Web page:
- Mercurial was suggested as a nice start to version control, especially for Windows users. Jeff explained how committing small updates and documenting them helps in several ways:
- when a bug is noticed after several changes it is easy to unload each change and test to see where the problem is.
- you can try something “crazy” without much worry because it will be easy to revert to the previous version.
- easier to build and test changes before submitting them to a live project.
Panera’s had good food and outlets near tables, but this particular location is pretty loud, not a good choice for the future in my opinion…
September 21, 2010
Our regular location was booked for this month’s meeting, so at the last minute we tried to find a web conference solution. Our first choice did not work well, and we moved over to another service. I apologize to anyone who tried to join the meeting and got lost in the shuffle. Thanks to Jeff and Jay for going thru the pains of figuring out the details and getting mics working well. We will find a good solution before next month’s meeting. We are hoping to give more people the opportunity to be involved and also have more guest presenters.
In spite of the difficulty, Jeff persisted with an introduction to testing in Python. He talked mainly about Python Koans, by Greg Malcom. From the website:
Python Koans is an interactive tutorial for learning Python by making tests pass.
Most tests are ‘fixed’ by filling the missing parts of assert functions. Eg:self.assertEqual(__, 1+2)
which can be fixed by replacing the __ part with the appropriate code:self.assertEqual(3, 1+2)
Occasionally you will encounter some failing tests that are already filled out. In these cases you will need to finish implementing some code to progress. For example, there is an exercise for writing some code that will tell you if a triangle is equilateral, isosceles or scalene.
As well as being a great way to learn some Python, it is also a good way to get a taste of Test Driven Development (TDD).
Jeff has been working on a couple of sections a day. (Joe – I thought that you might like this style of learning – I am going to try it myself.) There are versions for Python 2.6 and 3.1.
August 16, 2010
Small turnout but good discussion. Sean told me about Portable Python:
a Python® programming language preconfigured to run directly from any USB storage device, enabling you to have, at any time, a portable programming environment. Just download it, extract to your portable storage device or hard drive and in 10 minutes you are ready to create your next Python® application.
I wonder if it will run from Dropbox? Currently available with Python 2.5.4, 2.6.1, 3.0.1.
I did not take notes, but do remember also talking about CMS’s, and django CMS. It is at version 2 and in active development.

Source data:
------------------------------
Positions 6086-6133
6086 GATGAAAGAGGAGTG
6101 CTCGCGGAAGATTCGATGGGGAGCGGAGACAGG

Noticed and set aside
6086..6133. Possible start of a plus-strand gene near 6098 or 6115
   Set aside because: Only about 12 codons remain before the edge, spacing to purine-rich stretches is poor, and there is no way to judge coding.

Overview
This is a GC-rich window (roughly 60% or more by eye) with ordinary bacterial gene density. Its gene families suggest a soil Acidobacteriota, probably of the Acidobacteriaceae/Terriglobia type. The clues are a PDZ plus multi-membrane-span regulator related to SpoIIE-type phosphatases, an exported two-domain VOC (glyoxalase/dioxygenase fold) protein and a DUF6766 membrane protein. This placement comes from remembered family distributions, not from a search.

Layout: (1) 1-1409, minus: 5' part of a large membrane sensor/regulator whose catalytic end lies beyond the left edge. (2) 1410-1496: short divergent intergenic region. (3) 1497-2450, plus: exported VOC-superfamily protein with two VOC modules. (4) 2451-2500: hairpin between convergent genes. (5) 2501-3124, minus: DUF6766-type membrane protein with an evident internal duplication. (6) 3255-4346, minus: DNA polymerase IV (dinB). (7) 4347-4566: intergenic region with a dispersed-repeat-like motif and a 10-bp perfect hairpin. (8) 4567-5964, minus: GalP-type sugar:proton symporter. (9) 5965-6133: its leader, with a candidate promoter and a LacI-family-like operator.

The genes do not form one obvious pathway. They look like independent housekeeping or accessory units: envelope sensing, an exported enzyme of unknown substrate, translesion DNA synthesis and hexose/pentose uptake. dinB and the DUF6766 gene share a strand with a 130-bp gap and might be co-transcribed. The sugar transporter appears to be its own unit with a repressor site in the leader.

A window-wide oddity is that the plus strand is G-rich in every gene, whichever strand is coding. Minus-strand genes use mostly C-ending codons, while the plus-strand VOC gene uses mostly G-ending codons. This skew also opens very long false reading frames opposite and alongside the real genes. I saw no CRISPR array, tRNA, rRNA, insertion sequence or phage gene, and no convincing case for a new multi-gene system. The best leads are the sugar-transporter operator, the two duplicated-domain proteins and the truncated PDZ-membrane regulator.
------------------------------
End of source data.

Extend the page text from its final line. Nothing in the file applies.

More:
Just a reminder to use the mailing list for questions/comments/interesting Python news.
July 19, 2010
The meeting began with a roundup of several books and online courses for learning Python:
- Dive into Python and Dive into Python 3
- A Byte of Python – 2.x and 3.0
- How to Think Like a Computer Scientist
- Snake Wrangling for Kids
- MIT Video Lectures
- Crunchy - interactive Python tutorials served thru a web browser
Jeff led a twenty minute discussion of interesting items in Python 2.7, including
- Ordered Dictionary type
- Faster io module
- deprecation warnings disabled by default
We then had a brief introduction to Testing in Python and Jeff agreed to lead further discussion at the September meeting.
- Unittest - unit testing framework that ships with Python
- Nose , a unittest-based testing framework for Python that makes writing and running tests easier
- Two main reasons for testing were “Writing your code with testing in mind makes for better code” (or something like that), and I forget the other one…
- Selenium - a suite of tools to automate web app testing across many platforms. (not Python specific, but really cool)
The August meeting may be at a different location, so check before attending, or subscribe to the mail list.
June 21, 2010
We had a good discussion on ways to build web applications using Python. Most of the talk was on how django handles different aspects, but also included cherrypy, turbogears, mod_wsgi, and google closure tools.
The Python Package Index, PyPI, which now has 10,290 packages was lauded a bit, along with the easy_install method of adding packages with dependancies easily. Virtualenv was also mentioned as a way to build isolated Python environments on one machine.
The question: How to distribute Python programs? was brought up, and py2exe was mentioned, but none of the attendees had much else to say. Please comment if you have another idea.
Chad has found some programs that let you use Ubuntu to program your Harmony remote, and is considering building a gui in Python for them.
Other related and interesting items were also mentioned: